An important pre-labor market entry determinant of the gender-pay gap is the difference in education and career choices. Although many countries have taken significant steps towards achieving gender equality in education in recent decades, and girls outperform boys in most subjects, girls are still less likely than boys to be top performers in maths and to choose STEM [Science, Technology, Engineering and Mathematics] fields of study and, even when they do, they are less likely to take up careers in those fields (OECD, 2012). Among the main reasons suggested to explain this differential career choice are gender differences in some key psychological traits that are closely related; namely, competitiveness, risk aversion and overconfidence.

There is a large literature documenting gender differences in competitiveness. For example, Niederle and Vesterlund (2007) find in a lab experiment that women enter less than men into a competitive environment. Moreover, they document that the gender gap in competitiveness is not driven by performance and that, instead, gender differences in overconfidence and in taste for competition are more plausible explanations. In a later paper, these authors argue that the fact that women also perform worse than men under competition can explain part of the larger gap in mathematics performance at high percentiles of the distribution (Niederle and Vesterlund, 2010); that is, because the pressures associated with competition and risk-taking have a differential impact on boys and girls, the gender gap in math scores may not reflect only differences in skills, but also differences in responding to competitive environments. This is relevant, since math scores have been found to be a good predictor of future income and are associated with the track choice in tertiary education (Paglin and Rufolo, 1990). In fact, in a recent paper Buser et al (2014) link a experimental measure of competitiveness with the later choice of academic track and find that the gender difference in competitiveness can account for about 20% of the gender differences in track choice.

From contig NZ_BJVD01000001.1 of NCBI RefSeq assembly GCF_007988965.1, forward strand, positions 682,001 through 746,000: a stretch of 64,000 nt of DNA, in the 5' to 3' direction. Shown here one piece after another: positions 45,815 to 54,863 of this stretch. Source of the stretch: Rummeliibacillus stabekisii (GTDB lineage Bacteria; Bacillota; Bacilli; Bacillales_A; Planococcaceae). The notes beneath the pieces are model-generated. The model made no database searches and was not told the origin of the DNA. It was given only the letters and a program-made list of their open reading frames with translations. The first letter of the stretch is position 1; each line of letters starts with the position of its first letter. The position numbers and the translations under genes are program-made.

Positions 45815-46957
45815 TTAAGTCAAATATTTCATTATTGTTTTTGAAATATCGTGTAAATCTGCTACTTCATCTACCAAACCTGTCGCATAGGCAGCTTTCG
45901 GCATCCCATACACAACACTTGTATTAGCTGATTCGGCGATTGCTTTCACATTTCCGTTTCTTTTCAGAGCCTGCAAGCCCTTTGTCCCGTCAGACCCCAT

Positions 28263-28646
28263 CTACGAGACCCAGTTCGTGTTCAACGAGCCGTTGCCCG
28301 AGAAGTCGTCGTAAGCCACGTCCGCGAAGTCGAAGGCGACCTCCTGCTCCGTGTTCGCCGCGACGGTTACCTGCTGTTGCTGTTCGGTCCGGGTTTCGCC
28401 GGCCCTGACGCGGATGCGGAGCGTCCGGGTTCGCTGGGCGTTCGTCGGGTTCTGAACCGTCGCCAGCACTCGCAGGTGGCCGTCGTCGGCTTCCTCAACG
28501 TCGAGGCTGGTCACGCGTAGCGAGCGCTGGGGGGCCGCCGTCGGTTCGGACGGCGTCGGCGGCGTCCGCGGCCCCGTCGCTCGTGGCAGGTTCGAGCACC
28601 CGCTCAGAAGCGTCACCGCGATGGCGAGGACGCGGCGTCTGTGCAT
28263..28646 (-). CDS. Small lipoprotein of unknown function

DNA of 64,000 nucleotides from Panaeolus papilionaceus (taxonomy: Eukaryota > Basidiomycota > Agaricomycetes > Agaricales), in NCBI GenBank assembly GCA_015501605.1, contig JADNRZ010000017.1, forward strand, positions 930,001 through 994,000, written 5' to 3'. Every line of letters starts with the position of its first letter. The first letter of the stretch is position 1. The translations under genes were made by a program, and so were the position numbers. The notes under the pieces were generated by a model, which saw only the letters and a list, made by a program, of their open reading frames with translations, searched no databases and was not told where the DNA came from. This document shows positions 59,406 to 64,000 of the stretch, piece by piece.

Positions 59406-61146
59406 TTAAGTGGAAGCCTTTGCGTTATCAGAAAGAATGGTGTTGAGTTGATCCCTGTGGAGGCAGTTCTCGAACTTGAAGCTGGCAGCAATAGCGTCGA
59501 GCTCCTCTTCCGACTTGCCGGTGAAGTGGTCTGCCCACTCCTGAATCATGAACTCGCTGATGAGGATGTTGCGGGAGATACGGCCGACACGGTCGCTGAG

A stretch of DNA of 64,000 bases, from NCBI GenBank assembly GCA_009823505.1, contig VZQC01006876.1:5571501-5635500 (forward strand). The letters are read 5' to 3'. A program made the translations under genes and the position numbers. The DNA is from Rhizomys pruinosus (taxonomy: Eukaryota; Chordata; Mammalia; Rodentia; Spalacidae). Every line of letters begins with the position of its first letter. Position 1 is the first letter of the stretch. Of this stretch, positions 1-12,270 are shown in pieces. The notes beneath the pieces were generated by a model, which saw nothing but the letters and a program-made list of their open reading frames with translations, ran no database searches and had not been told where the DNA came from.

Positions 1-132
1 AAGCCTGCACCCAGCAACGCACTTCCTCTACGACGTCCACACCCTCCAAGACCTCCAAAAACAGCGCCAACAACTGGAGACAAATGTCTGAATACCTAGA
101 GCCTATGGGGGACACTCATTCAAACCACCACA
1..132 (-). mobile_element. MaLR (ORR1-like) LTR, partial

In the same line, it has also been well established that women are more risk averse than men (e.g. Booth et al., 2014; Charness and Gneezy, 2011). Risk aversion differences, as in the case of entry into competition, have also been hypothesized to have an effect on career choice and labor market segregation, as high-paying jobs may involve more risk-taking attitudes (Booth, 2009).